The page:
Monday, September 5, 2011

Macro Monday: Hornworms' Lament

Fish gotta swim and birds gotta fly. Insects, it seems, gotta do one horrible thing after another.

-- Annie Dillard, Pilgrim at Tinker Creek


Our friend Andy spotted these two critters on the currant tomato that is growing rampantly in the washtub by the grape arbor.






They are larvae of Manduca quinquemaculata -- the five-spotted hawk moth -- aka tomato hornworms.

And they have munched their last nightshade leaves.

The stuff that looks like a a threadbare white shag carpet are parasitoids -- the pupae of a braconid wasp. As larvae, they already ate most of the insides of the hornworms, which maintain just enough life to cling to the branch where they stopped. (I took these photos on Saturday, and the worms are still where we left them.) Soon they will hatch out into adults and go hunting other hornworms on which to lay their eggs. I've never seen a hornworm with this heavy a parasitoid infestation. I guess they aren't any more doomed / dead than one with a few pupae.

I'm ambivalent about this particular horrible thing. The hornworms can really play hell with the tomatoes, and the little wasps are very effective at controlling them. But the adult moths are magnificent -- easy to mistake for hummingbirds when one first sees one -- and we have lots of tomato foliage. When I find a healthy hornworm, I tend to just stick it on a robust volunteer tomato somewhere away from the garden, or else on some wild nightshade.

The life cycle of parasitic wasps is the stuff of nightmares and the inspiration for some viscerally horrifying speculative fiction.


Detail

9 comments:

  1. As much as I believe in letting nature take its course, I have to draw the line at termites and tomato hornworms. To me they are totally evil and I can't believe anyone would allow them to breed.

    But then I've never seen the adult moth. I might change my mind, but it would have to be totally magnificent.

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  2. http://youtu.be/toNUsuYAZiw

    I don't know if this is the exact same species, but here you have the general idea.

    I'll sacrifice some tomato foliage so I can have these guys in my garden.

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  3. jane at scout's run farmSeptember 5, 2011 at 10:28 PM

    hi from southern ontario,
    i smushed 587 hornworms in ten days, stopped counting and kept squishing. we have 325 tomato plants, bad ratio, infestation to be sure.
    unfortunately, we saw no wasp larve, none.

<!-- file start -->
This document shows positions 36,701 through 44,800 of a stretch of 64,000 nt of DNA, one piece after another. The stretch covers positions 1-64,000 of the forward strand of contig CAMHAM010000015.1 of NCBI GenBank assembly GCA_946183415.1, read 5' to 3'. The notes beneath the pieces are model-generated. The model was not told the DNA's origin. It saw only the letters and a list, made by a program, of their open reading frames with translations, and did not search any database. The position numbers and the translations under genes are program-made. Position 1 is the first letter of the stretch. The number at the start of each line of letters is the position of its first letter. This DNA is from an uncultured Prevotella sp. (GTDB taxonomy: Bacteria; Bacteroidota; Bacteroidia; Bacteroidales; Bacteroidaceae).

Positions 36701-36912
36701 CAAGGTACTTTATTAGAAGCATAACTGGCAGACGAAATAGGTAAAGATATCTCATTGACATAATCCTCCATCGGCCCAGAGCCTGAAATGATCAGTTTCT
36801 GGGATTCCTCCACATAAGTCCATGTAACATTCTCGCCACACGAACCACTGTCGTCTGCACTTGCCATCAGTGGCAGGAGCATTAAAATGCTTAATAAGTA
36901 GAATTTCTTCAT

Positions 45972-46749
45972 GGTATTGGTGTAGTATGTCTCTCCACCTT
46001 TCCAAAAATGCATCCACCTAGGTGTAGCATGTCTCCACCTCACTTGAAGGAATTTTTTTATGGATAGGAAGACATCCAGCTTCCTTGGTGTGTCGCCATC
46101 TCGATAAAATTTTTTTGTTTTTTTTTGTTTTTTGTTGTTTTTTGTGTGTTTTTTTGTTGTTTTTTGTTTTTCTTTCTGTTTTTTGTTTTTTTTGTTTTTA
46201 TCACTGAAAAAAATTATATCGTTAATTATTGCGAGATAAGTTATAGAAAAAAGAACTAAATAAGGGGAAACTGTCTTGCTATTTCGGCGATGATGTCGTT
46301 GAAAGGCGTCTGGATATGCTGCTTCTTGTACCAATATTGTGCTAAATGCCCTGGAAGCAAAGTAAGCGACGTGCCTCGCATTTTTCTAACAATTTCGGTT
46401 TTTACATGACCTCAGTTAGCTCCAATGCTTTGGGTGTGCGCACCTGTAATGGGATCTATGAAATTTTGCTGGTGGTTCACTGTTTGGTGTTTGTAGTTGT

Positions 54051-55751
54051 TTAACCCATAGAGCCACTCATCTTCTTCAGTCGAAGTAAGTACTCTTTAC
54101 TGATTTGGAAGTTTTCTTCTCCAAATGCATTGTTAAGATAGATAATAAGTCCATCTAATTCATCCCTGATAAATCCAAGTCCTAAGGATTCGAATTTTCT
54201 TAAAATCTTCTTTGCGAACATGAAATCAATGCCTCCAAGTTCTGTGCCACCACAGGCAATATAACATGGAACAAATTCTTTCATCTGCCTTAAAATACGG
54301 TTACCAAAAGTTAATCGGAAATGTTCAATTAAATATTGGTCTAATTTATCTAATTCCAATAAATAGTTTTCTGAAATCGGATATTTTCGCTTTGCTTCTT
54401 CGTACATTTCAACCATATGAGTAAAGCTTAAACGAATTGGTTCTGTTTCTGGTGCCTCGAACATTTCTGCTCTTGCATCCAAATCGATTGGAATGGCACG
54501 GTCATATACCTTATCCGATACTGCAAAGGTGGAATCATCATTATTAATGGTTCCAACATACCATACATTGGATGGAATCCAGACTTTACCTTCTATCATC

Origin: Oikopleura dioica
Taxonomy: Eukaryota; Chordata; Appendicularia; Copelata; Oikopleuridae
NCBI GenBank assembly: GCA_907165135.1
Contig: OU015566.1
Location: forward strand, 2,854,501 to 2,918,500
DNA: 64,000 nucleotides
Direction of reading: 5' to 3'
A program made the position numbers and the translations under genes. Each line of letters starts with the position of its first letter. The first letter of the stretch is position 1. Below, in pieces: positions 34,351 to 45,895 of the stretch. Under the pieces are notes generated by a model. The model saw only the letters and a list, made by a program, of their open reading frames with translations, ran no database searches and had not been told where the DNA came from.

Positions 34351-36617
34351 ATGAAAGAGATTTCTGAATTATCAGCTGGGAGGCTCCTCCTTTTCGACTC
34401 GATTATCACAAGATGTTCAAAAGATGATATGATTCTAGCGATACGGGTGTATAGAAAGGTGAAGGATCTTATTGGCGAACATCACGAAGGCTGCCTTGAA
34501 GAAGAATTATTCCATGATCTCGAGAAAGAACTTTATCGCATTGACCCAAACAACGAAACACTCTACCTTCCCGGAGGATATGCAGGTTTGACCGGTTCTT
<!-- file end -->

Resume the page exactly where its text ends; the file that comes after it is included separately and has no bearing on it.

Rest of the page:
weird. any info on similar trends around the 49th would be appreciated.
    thanks,
    jane

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  4. Jane, my guess is that you've got an infestation of the larvae because you have so many plants -- a small monoculture.

    You will only see the moths if you have the kinds of flowers they like.

    However, logically, with that many hornworms you should have parasitoids. Has anyone sprayed any pesticides on your place or a neighbor's place? Small wasps can be very sensitive to them.

    If you have chickens, don't squash the hornworms, harvest them for the girls!

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  5. Some of the spots on that hornworm look disturbingly like eyes.

    ::goes off to have nightmares::

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  6. Yes, chickens love hornworms, unlike the larva that eat the parsley and dill, even carrots and arugula. That "worm" grows up to be a black swallowtail butterfly! I still don't want to lose my herbs to it, however. Chickens won't eat the suckers so I have to drown them. I refuse to squash them, too gross.

    Margaret P

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  7. Hate the hornworms (and yes, those spots are supposed to look like eyes so that the birds won't eat them), but I have planted extra parsley and dill to keep the swallowtail butterfly.

    It just seems easier to grow enough to share the parsley and dill than to share the tomatoes. Of course, I'm not saving seed for Seed Savers Exchange for the parsley and dill, so that might make a different -- need every one of those seeds of the rare tomatoes I used to grow.

    Dorene

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  8. Actually, Heather, tobacco hornworms are much more common - larva - 7 diagonal stripes and red hiney horn. M. sexta
    http://ohioline.osu.edu/hyg-fact/2000/2015.html

    There's some indication the wasps use a virus to confuse the host immune system so they don't get axed.

    The adults, commonly called hawk moths, are often mistaken for brown hummingbirds.
    Adult pix: http://www.ento.okstate.edu/ddd/insects/tomatohornworms.htm

    There are also superparasitoids, which parasitise the parasitoids.

    I've got pix of larvae emerging and spinning cocoons on a cabbage looper. Way cool!

    Jane, they might be available commercially, but you need to provide food for the adult wasps, which are usually plants with tiny flowers, such as thyme if you want to foster them in your area.
    http://www.life.illinois.edu/hanks/pdfs/Tooker%20and%20Hanks%20AESA%2093.pdf
    Many times, however, biological control happens at the end of the season when there is sufficient prey/food, which is never soon enough for a producer of food.

    Myself, I'm rooting for the Phorid flies they released in FL to pop the heads off of fire ants!

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  9. Not to mention that the invading larvae have to protect the host from dying of bacterial or fungal disease:
    http://chrisraper.org.uk/Html/parasitica.htm

    Those cocoons will look just the same when the wasps have emerged, only there will be little hatches sawed out the ends.

    There are even parasitoids for aphids if you can imagine something that tiny.

    Oh don't get me started! Oops, too late!

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